We are in the process of recruiting two new workers to join our Participation Team. Nothing particularly noteworthy in that; as an organisation we are always looking for talented youth workers and several times each year we will be looking to take on new blood. So what’s the big deal this time around? The difference in this recruitment drive has been the sheer weight of numbers of applicants. I’ve been involved in the selection of youth workers for some 20 years and I’ve never known a response like this one.
Don’t get me wrong, from my perspective this is a good thing. The Youth Association, like any organisation that works with and for people, ultimately depends on the quality of the staff that it can find and keep. So the bigger the choice, the better the chance of finding long-term-5-star-talent; the manager in me can’t help but be pleased to have the pick of the bunch. The trouble is, the youth worker in me can’t help but be worried about what this means for the state of youth work at the moment and how colleagues are viewing their future in this field.
Let me put this into context with a few easy numbers. Last year, we advertised our jobs across all the high-profile youth work media and we typically sent out 30 application forms per job. Of those, maybe 10 would be returned and we would have a field of say 6 or 7 candidates that (on paper) could do the job; easy-peasy, call all of them in for interview and find the best. This time we sent out over 200 application forms and 104 have been returned. The vast majority of these candidates are youth work specialists, not speculative applicants trying to escape unemployment or dead-end jobs in other industries. Most of our candidates already have youth work jobs in charities or local authority youth services. So why are they so keen to join us?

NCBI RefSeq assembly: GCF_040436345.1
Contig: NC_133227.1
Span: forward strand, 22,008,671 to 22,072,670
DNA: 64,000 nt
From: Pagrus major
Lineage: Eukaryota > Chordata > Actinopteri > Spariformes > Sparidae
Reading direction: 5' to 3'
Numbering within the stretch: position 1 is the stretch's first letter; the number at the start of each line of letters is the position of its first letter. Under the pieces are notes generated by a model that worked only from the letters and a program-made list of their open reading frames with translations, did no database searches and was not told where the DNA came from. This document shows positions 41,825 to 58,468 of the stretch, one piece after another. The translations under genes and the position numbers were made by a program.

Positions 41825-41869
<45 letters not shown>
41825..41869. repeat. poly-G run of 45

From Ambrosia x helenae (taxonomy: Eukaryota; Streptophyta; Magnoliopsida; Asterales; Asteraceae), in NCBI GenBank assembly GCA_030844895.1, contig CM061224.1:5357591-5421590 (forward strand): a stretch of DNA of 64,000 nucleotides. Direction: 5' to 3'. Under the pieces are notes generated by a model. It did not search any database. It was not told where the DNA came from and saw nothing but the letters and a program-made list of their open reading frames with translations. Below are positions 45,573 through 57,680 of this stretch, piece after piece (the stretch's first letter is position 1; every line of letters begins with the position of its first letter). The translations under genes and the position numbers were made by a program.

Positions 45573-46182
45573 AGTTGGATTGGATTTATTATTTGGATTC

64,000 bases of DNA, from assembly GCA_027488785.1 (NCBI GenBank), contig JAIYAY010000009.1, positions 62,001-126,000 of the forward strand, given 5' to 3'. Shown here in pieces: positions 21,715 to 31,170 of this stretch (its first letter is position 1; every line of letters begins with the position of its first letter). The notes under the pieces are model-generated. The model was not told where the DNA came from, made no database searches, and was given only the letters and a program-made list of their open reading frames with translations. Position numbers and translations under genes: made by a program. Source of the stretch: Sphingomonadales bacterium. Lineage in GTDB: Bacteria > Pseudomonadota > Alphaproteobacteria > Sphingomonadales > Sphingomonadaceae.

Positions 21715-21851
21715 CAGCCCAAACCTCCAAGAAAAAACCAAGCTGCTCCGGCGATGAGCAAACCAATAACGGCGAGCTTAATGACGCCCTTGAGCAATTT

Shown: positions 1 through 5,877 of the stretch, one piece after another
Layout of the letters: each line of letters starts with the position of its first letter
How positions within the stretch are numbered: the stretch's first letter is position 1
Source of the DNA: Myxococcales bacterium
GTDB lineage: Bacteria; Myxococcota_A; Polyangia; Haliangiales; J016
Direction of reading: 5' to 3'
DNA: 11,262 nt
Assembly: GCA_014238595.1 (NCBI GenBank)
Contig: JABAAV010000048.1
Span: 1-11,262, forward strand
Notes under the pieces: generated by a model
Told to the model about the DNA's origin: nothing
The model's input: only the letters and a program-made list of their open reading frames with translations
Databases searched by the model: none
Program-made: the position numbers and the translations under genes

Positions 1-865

We do offer better terms than most employers in the field and we always try to create interesting jobs that are sustainable and offer great prospects for progression. But I’m not going to be smug and think that this is all about us. After all, I would have said the same things last year, so that can’t explain a 1000% increase in colleagues wanting to join us. What I am starting to feel is that this is a clear reflection of the levels of fear held by many youth workers on the ground; fear that their own jobs and futures are hanging in a balance that will become increasingly clear after the Election on May 6th. Take heart folks, youth work has survived all of this before in the 1940s and grown stronger from the experience. I’m not saying it won’t be difficult, but good youth work will always show its worth in the end and the electorate knows it’s more necessary now than ever before. In the meantime, give us a call. We’re always looking for a rising star.